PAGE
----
This section of the book is from "The Complete Herbalist" by Dr. O. Phelps Brown. Also available from Amazon: The Complete Herbalist: The People Their Own Physicians By The Use Of Nature's Remedies.
This signifies a protrusion of the abdominal viscera. The predisposing cause is a weakness of the abdominal walls, at the natural openings. This weakness may be increased by injury, disease, or pregnancy, or it may also be due to congenital difficulty. The exciting causes are muscular exertion, jumping, straining, playing on wind instruments, coughing, lifting weights, tight clothes, parturition, straining at stool, etc.
Hernia is divided, according to the site of the protrusion, into inguinal, ventro-inguinal, umbilical, ventral, perineal, vaginal, pudendal, thyroideol, and ischiatic; in condition, into reducible, irreducible, and strangulated, and if the contents are entirely intestinal it is called enterocele, but if it contains omentum it is termed epiplocele.
The symptoms of hernia are a painful swelling forming at some part of the abdomen, which is compressible and soft, and can be made to disappear by pressure in the proper direction, and it often disappears spontaneously. An enterocele is smooth, elastic, and globular, retires suddenly and with a gurgling noise. An epiplocele is more irregular in form, has a doughy feel, and retires slowly without noise.
Reducible hernia is one in which the contents of the sac can be reduced with proper manipulation. Irreducible hernia is owing to adhesions or from membranous bands stretching across the sac, etc., when the contents cannot be replaced; and when the contents of the sac are incarcerated, with inflammation and an interruption to the passage of faeces, it is called strangulated. The more common forms are the inguinal and umbilical. Inguinal hernia is called scrotal when the intestine has descended from the groin into the scrotum.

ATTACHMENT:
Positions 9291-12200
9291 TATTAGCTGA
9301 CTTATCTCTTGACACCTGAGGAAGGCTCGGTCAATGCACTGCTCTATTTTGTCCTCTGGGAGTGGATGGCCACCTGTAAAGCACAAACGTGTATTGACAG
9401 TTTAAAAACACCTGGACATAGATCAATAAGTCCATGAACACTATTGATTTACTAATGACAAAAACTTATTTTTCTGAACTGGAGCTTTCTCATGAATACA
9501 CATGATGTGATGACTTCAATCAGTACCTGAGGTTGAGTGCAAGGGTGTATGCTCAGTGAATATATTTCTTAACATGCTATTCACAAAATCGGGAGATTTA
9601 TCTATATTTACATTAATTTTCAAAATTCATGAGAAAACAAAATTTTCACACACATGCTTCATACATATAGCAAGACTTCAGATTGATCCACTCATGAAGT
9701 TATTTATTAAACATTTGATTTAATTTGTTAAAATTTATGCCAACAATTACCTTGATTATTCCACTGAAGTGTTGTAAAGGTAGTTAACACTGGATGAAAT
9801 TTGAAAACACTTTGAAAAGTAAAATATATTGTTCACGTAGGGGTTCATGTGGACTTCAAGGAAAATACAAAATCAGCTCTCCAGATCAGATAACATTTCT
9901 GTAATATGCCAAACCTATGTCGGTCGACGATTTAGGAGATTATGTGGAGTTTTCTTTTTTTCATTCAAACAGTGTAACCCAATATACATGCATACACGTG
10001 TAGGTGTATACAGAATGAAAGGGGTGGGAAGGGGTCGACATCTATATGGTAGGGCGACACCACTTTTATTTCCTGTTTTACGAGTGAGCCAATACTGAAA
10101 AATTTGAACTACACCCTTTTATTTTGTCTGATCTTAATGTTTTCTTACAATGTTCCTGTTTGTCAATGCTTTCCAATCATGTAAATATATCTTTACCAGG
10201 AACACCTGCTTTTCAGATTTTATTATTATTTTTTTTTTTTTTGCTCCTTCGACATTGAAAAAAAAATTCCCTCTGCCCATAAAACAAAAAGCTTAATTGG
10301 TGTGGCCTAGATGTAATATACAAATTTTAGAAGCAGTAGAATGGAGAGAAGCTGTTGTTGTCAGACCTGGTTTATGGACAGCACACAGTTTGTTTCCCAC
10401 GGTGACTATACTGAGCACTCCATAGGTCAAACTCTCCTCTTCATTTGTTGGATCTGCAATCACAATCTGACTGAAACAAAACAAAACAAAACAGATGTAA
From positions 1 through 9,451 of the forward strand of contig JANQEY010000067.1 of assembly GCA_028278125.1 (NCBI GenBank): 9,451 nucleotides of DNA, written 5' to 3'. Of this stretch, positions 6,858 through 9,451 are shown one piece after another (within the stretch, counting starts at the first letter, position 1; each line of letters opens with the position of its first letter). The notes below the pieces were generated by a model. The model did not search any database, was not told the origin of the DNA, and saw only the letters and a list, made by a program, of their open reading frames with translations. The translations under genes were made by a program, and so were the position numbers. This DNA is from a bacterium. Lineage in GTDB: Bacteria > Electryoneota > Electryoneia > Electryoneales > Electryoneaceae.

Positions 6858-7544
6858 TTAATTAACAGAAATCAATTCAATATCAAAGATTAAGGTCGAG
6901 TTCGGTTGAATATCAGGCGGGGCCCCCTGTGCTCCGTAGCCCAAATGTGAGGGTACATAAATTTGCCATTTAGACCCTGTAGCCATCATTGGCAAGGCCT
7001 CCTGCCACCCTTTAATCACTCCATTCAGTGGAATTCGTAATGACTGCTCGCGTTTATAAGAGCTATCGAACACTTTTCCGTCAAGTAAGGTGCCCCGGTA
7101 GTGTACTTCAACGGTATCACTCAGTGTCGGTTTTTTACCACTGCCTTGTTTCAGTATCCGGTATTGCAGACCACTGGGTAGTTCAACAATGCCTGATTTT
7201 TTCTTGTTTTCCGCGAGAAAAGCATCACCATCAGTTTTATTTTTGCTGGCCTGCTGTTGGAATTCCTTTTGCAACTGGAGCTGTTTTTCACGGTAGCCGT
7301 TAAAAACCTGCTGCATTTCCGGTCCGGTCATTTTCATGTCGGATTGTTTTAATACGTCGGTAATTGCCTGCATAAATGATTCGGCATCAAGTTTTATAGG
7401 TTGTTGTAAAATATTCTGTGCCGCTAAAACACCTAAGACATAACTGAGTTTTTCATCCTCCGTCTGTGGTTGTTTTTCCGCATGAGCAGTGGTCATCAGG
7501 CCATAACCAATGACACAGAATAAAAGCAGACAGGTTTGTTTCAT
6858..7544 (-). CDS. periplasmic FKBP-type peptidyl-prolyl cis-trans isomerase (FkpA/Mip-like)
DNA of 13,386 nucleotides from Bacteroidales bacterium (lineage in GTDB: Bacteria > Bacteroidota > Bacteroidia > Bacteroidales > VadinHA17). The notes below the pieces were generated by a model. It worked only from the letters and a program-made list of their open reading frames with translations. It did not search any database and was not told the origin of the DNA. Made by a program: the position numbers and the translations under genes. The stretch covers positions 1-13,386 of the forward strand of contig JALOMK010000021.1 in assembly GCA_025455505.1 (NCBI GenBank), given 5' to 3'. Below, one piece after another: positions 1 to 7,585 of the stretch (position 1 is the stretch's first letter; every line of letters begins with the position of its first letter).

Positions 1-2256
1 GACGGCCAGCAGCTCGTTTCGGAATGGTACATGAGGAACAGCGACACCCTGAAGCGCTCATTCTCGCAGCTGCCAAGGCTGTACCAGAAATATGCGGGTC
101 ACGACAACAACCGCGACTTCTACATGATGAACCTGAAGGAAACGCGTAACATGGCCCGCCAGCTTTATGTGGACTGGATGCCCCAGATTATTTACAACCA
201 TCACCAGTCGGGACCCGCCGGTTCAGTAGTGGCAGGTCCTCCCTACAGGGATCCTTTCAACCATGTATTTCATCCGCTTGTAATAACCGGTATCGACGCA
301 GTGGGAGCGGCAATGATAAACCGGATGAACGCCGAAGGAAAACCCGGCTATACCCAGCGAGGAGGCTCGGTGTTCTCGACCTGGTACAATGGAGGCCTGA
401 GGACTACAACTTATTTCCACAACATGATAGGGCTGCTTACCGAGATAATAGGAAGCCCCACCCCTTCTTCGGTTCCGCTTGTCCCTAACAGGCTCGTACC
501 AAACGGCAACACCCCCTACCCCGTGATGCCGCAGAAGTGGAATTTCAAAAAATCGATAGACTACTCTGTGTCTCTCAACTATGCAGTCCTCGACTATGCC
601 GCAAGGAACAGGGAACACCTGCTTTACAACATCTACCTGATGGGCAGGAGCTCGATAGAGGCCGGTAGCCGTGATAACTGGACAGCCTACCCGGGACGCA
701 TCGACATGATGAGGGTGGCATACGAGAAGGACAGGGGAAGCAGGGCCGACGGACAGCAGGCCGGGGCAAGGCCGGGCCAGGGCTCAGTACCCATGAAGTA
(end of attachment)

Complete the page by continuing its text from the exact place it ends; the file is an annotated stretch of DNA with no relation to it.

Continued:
TREATMENT. -- The treatment consists in reduction and retention. This can only be achieved in the reducible hernia. Reduction is effected by a manipulation called taxis, the patient being placed in a recumbent position, and the muscles of the abdomen relaxed; gentle and steady pressure is made by the hand in the direction of the descent. Retention is effected by continued and suitable pressure by means of the pad of a well-fitting truss. By constant and careful use of a truss, a radical cure may be effected. A lobelia emetic, or the patient may be chloroformed, to relax the muscles, may be resorted to, if replacement cannot be performed without them. In irreducible hernia, the treatment consists in carefully regulating the bowels, avoiding great exertions, and wearing a suitable truss to prevent further protrusion. Strangulated hernia, if it cannot be reduced by taxis, becomes a subject for the surgeon. Radical cures may also be performed by the surgeon.
I have constantly manufactured for my patients a most excellent truss, which effects many cures. It is a light appliance, and occasions no pain or inconvenience to the wearer. It is the most comfortable truss that can be worn, is cleanly and durable, and easily adjusted. It is called the "Champion Truss"--a distinction to which it is clearly entitled It is the greatest triumph of skill and genius ever attacined in this or any other country for the retention and radical cure of hernia or rupture. Its qualities may be briefly stated, as follows:, viz.: --
It is worn with perfect ease and safety.
It keeps its place under all circumstances.
It never gets out of order.
Its pressure is equalized and gentle.
It makes no pressure on the spine.
It is applicable to single or double rupture.
These qualities are all that are required of a truss, either for retention or cure, and any truss lacking in any of them does not fulfil its purpose, and is capable of doing great injury. Its perfect adjustment is well represented in the following cuts. The most violent paroxysms of coughing, muscular exertion, falls, etc., will not move it from the properly applied position. This indispensable quality of retention must be possessed by every truss, otherwise it is useless.
Patients desiring the "Champion Truss," will please send the following measurement, viz., around the body where the truss is worn and state whether right, left, or double. Trusses of the highest mechanical perfection are also furnished for every other variety of rupture.
The price of the "Champion Truss," with medical advice pertaining thereto, is twelve dollars.